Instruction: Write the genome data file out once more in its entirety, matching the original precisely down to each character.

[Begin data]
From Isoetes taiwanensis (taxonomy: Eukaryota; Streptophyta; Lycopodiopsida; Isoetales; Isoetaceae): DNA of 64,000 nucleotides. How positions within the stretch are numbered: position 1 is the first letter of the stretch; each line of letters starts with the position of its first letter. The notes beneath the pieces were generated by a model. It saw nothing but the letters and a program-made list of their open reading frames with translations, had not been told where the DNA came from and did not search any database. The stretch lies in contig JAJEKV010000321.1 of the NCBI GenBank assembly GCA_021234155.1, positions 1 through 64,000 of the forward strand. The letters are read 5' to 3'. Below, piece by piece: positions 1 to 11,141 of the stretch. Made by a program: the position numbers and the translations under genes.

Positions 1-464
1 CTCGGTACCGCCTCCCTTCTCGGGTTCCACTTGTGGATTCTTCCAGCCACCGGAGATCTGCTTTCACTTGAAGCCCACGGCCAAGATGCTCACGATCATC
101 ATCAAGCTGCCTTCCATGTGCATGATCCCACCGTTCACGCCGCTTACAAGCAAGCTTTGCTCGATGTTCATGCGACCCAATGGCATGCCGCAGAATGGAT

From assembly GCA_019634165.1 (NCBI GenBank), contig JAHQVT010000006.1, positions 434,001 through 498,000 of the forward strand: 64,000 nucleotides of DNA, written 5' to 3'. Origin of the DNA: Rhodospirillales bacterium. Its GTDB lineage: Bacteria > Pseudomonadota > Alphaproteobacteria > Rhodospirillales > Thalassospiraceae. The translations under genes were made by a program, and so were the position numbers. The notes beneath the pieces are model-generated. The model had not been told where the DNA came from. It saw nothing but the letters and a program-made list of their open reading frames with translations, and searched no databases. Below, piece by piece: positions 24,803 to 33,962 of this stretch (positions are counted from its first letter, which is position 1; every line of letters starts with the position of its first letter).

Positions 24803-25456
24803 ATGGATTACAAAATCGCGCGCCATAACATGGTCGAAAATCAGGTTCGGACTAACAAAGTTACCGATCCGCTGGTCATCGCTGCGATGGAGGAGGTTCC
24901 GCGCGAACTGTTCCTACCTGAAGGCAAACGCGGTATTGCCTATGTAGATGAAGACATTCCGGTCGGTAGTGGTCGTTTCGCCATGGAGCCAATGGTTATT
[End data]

From Isoetes taiwanensis (taxonomy: Eukaryota; Streptophyta; Lycopodiopsida; Isoetales; Isoetaceae): DNA of 64,000 nucleotides. How positions within the stretch are numbered: position 1 is the first letter of the stretch; each line of letters starts with the position of its first letter. The notes beneath the pieces were generated by a model. It saw nothing but the letters and a program-made list of their open reading frames with translations, had not been told where the DNA came from and did not search any database. The stretch lies in contig JAJEKV010000321.1 of the NCBI GenBank assembly GCA_021234155.1, positions 1 through 64,000 of the forward strand. The letters are read 5' to 3'. Below, piece by piece: positions 1 to 11,141 of the stretch. Made by a program: the position numbers and the translations under genes.

Positions 1-464
1 CTCGGTACCGCCTCCCTTCTCGGGTTCCACTTGTGGATTCTTCCAGCCACCGGAGATCTGCTTTCACTTGAAGCCCACGGCCAAGATGCTCACGATCATC
101 ATCAAGCTGCCTTCCATGTGCATGATCCCACCGTTCACGCCGCTTACAAGCAAGCTTTGCTCGATGTTCATGCGACCCAATGGCATGCCGCAGAATGGAT

From assembly GCA_019634165.1 (NCBI GenBank), contig JAHQVT010000006.1, positions 434,001 through 498,000 of the forward strand: 64,000 nucleotides of DNA, written 5' to 3'. Origin of the DNA: Rhodospirillales bacterium. Its GTDB lineage: Bacteria > Pseudomonadota > Alphaproteobacteria > Rhodospirillales > Thalassospiraceae. The translations under genes were made by a program, and so were the position numbers. The notes beneath the pieces are model-generated. The model had not been told where the DNA came from. It saw nothing but the letters and a program-made list of their open reading frames with translations, and searched no databases. Below, piece by piece: positions 24,803 to 33,962 of this stretch (positions are counted from its first letter, which is position 1; every line of letters starts with the position of its first letter).

Positions 24803-25456
24803 ATGGATTACAAAATCGCGCGCCATAACATGGTCGAAAATCAGGTTCGGACTAACAAAGTTACCGATCCGCTGGTCATCGCTGCGATGGAGGAGGTTCC
24901 GCGCGAACTGTTCCTACCTGAAGGCAAACGCGGTATTGCCTATGTAGATGAAGACATTCCGGTCGGTAGTGGTCGTTTCGCCATGGAGCCAATGGTTATT